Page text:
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SOMEONE ELSE’S LAND
- Sharon has been and gone, but the ethical challenge of Israel remains

Ariel Sharon has been and gone, but the ethical challenge of Israel remains. It is not just a country but an amazing human achievement that has a humbling effect on beholders. Israel is also a dream that soured when yesterday’s victim of oppression became today’s oppressor.

Understandably, some Indians found it galling to welcome a man who has the blood of thousands of refugees on his hands (like Amos Yaron, the security official who accompanied him), and who remarked only the other day that all the leaders of the Palestinian Hamas organization were “marked for death”. But morality is the luxury of commentators. Governments cannot ignore Lord Palm- erston’s famous dictum that a country has no eternal allies and no perpetual enemies. Even so, I wish the first Israeli prime minister to visit India had been someone less guilty — Shimon Peres, perhaps, or the late Yitzhak Rabin.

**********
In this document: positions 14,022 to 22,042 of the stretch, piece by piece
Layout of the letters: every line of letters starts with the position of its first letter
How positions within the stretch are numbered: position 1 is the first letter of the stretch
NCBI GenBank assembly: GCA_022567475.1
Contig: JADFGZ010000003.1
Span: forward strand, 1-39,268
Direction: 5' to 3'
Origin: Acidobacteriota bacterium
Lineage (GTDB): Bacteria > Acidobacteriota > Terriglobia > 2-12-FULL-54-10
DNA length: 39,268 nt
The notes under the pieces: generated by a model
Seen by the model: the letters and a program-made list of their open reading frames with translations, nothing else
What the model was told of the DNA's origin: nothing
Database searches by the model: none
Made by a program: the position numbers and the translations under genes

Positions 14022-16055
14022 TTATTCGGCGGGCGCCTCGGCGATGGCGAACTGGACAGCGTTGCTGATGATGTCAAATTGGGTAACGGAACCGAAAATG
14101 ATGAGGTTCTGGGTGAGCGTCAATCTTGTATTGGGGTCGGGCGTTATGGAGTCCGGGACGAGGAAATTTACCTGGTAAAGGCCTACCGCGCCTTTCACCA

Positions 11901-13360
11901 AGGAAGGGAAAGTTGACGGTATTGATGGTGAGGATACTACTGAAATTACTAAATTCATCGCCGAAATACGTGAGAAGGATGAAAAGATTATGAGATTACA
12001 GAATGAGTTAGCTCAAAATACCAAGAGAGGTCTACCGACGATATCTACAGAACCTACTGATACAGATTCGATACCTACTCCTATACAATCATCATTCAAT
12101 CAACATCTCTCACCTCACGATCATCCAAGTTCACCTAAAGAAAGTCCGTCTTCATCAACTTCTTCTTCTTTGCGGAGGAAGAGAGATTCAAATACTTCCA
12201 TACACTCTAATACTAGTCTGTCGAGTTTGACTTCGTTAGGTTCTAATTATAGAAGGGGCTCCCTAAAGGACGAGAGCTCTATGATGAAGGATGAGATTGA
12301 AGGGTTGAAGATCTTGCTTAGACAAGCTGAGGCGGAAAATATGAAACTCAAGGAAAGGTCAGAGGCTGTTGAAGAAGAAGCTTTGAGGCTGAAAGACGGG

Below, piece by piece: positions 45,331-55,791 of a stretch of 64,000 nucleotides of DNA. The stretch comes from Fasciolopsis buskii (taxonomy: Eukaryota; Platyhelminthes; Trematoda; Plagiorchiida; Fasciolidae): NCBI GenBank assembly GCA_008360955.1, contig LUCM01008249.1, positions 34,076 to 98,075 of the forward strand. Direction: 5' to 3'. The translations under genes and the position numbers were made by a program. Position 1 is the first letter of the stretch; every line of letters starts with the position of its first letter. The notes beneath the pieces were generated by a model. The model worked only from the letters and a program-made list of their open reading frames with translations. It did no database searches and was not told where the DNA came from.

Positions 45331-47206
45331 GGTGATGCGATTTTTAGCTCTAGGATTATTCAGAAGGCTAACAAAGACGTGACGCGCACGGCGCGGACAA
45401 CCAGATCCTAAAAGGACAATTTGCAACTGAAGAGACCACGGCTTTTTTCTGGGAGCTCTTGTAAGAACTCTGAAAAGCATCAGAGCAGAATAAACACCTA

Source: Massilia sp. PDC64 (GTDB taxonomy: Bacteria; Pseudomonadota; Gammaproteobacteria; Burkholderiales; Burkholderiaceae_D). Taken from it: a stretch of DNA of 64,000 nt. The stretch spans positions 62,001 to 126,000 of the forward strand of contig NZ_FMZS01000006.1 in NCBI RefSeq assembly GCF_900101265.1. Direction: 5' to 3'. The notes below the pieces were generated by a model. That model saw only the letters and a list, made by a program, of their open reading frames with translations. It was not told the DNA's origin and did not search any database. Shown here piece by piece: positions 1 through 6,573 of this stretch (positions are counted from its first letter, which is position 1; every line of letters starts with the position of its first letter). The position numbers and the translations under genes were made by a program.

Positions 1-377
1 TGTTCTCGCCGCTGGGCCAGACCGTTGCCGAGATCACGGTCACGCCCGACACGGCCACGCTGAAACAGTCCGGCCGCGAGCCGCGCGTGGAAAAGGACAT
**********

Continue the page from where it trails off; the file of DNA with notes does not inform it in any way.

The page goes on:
Ever the pragmatist, P.V. Narasimha Rao obeyed that thesis when he instructed Lalit Mansingh, now India’s ambassador to the United States of America, to open negotiations in Washington with the influential Anti-Defamation League of Bnai B’rith. His fears that India would be “the only country left out in the whole world” without diplomatic relations with Israel were strengthened when China beat India to it by five days. Also ever the statesman, Narasimha Rao took the precaution of clearing this drastic departure from Nehruvian diplomacy with Yasser Arafat, who visited New Delhi in January 1992.

Atal Bihari Vajpayee’s invitation to Sharon was a logical consequence of that move. Even Nara- simha Rao’s overture can be said to have flowed from Rajiv Gandhi’s decision in 1987 to allow the Israelis to play in the Davis Cup tennis tournament. Rajiv Gandhi certainly showed more courage and honesty than his grandfather who had no compunction about pleading for Israeli help during the 1962 war with China, but then refused to acknowledge the 120-mm Tampella mortars, ammunition and spares for two regiments that David Ben-Gurion sent.

Such political antics skirt the ethical question, distinct from statecraft, to which I can find no cut-and-dried answer. The ecstasy of militants in Zionist organizations like the Irgun and the Stern Gang, whenever they killed a British soldier, matched the exploits of Bengali terrorists. Zionist refugee ships voyaged as perilously as Sikh revolutionaries aboard the Kamagatamaru. The dream of a national homeland can be likened to the swarajist vision.